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Indigenous African Food From Gogo's Kitchen

These are foods that are taste like home and only grandma has the recipe

BY Naledi K

May 26, 2021, 03:21 PM

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There’s nothing that says home quite like food. It's like, you take one bite of cuisine that is indigenous to your homeland and no matter where you are in the world, you are transported right back home.

South Africa has a rich heritage and when it comes to food that is unique to Mzansi, the country has enough variety. Obviously, some food has become more popular than others and if there was ever a competition where SA had to represent the likes of bobotjies, tribe/mogodu and umqushu are some of the stars that would make the list.

However, there are certain cuisines that truly only taste right when they come out of grandma’s hands. These cuisines are right up there with the things that should be preserved and passed on to the next generation so that our children will benefit from us having the knowledge. They are some of the healthiest foods you’ll ever eat. 

We call some of these differently depending on our mother tongue or the geographical location from which we were raised but most of us know them when we see them because they are grandma’s speciality!
Here are some of the fave cuisines out of my grandma’s kitchen:

Motogo Wa Ting

Anybody who grew up with their grandmother will proudly tell you how this was the best breakfast they ever knew. For most of us, ting porridge was and remains a staple breakfast meal. What is ting, I hear you ask? Well, ting is distinct-tasting soft porridge or pap that is essentially made from fermenting mabele meal (wheat). It is the long fermentation time (48 hours) that gives ting its distinctive taste. It is served in bowls, topped with brown sugar at breakfast.
Alternatively, ting can be served with meat and/or vegetables instead of sugar.


Kgodu is a Sepedi recipe for what is essentially a soft porridge made from pumpkin or butternut - very similar to the Zulu isijingi. It used to be a staple in the past and a firm fave for the now-golden generation.

Fun fact: If you take it a step further, you can make a type of pap called Thopi (pronounced tow-pee) in Sepedi by adding more mealie meal until the mixture is firm enough to hold (as opposed to being runny like soft porridge.) Thopi used to be enjoyed with cooked pumpkin seeds, called Dithotse (you cook them in a small amount of water with enough salt until they are crunchy).


Mokhuse is a type of morogo aka dried leaves (aka African or wild spinach, also known as cowpea.) There is no village girl insight who does not know or love mokhuse and the love comes from our grandmothers (who mostly stay in the rural areas of places). This type of morogo comes from a group of edible leaves that includes amaranth, green bean and pumpkin leaves.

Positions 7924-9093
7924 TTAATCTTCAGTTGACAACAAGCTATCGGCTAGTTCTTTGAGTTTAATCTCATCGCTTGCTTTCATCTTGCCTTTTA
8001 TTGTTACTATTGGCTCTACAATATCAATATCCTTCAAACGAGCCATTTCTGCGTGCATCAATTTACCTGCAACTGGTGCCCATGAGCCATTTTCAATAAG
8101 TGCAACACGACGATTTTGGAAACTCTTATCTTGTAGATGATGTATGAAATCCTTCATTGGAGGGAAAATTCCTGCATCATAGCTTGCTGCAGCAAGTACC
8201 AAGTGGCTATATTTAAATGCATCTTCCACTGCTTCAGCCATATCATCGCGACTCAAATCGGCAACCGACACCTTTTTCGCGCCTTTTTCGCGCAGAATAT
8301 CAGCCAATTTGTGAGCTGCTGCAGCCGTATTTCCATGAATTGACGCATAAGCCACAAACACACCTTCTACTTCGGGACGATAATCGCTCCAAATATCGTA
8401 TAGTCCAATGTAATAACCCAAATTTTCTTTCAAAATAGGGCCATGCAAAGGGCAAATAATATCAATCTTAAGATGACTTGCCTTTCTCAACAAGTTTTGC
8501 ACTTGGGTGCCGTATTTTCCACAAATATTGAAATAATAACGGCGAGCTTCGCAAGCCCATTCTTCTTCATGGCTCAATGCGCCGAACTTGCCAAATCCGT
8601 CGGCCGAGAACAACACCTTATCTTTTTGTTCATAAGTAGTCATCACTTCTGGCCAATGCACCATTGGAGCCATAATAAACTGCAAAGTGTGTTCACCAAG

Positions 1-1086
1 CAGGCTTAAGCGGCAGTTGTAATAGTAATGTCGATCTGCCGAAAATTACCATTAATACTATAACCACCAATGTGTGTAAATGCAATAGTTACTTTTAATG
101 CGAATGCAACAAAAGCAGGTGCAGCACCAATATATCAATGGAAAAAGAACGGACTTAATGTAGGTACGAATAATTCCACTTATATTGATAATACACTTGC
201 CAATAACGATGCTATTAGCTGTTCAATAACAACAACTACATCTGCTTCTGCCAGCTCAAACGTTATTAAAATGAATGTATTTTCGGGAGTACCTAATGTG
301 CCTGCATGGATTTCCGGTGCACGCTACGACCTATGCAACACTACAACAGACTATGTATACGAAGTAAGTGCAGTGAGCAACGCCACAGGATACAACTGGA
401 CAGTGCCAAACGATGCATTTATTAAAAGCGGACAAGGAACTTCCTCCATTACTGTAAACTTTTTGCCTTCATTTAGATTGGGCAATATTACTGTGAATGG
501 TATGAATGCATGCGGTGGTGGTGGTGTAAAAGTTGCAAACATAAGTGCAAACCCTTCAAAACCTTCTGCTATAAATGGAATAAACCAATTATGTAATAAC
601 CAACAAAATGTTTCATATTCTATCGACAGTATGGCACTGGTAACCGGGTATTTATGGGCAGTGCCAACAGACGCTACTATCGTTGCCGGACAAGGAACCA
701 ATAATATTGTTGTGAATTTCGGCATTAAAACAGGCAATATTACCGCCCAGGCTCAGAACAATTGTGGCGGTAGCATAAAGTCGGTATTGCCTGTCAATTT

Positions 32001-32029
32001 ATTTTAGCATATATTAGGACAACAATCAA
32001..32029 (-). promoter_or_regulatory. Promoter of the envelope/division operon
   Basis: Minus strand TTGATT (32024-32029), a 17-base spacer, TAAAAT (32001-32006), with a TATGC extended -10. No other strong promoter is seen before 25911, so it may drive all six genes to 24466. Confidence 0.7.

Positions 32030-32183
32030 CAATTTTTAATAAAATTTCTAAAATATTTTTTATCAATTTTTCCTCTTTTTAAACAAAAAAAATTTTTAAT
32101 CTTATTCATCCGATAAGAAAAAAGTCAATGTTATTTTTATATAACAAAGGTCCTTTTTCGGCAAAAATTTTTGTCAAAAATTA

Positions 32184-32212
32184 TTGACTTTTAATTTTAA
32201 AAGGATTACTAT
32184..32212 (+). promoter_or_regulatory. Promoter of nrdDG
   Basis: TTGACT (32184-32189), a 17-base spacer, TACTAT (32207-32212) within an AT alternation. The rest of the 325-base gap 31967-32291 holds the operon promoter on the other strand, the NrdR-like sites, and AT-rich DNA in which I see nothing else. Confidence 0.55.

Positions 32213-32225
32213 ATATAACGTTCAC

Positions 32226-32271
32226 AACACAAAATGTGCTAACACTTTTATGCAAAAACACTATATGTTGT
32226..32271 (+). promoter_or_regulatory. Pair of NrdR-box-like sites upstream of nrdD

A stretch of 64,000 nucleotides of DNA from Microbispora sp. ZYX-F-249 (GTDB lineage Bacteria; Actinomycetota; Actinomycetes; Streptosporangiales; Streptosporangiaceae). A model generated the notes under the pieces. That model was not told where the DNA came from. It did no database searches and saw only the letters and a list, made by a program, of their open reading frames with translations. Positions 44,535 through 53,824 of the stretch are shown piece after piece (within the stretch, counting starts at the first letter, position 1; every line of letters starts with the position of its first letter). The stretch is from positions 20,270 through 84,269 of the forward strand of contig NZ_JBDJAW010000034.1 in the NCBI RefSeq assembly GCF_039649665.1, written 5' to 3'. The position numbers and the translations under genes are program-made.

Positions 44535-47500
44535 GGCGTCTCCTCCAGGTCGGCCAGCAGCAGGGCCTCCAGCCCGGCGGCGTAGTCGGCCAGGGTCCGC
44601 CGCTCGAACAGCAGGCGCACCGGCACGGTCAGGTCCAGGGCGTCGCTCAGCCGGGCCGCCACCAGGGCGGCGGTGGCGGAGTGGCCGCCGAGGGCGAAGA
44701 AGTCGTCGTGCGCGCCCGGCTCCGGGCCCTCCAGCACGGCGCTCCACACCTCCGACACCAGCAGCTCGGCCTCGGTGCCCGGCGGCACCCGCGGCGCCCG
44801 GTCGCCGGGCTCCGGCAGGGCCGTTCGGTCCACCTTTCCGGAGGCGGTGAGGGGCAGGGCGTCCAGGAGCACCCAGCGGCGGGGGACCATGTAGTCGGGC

Old people were super creative in the kitchen so in addition to cooking the pumpkins and beans they would harvest, they also found a way to make use of their fresh leaves which is how we also have things like morogo wa lephotse (pumpkin) or morogo wa dinawa (beans). At times when they didn’t have meat to eat with the pap/maize meal/mealie meal - an African staple - they would have morogo instead.

I’m fortunate enough to have my grandmother to teach me these cuisines, which I treasure like somewhat of an inheritance. As she’s gotten older, she wants more and more of the things she calls “uncomplicated” foods. More often than not, she’d rather have morogo with her pap than meat stew or a fancy pasta dish for dinner. The type of food she grew up with is way healthier than some of the options we have today, and she always the healthy food are the reason she’s lived as long as she has (she’s almost 80 years old).

And, lucky for us, chefs and pioneers in their fields such as Mogau Seshoene and Liziwe Matloha went ahead and made the effort to ask grandma to plug them with recipes, so now we have somewhere digital to search for food that takes us back to happier and simpler times in grandma’s arms - just a click or a page turn away.

If you are lucky enough to still have grandma explain their history of how they developed the recipes over time then cherish the moment and keep the stories to share with your children one day when they ask why you have a huge smile on your face when all you are eating is “green leafy stuff”.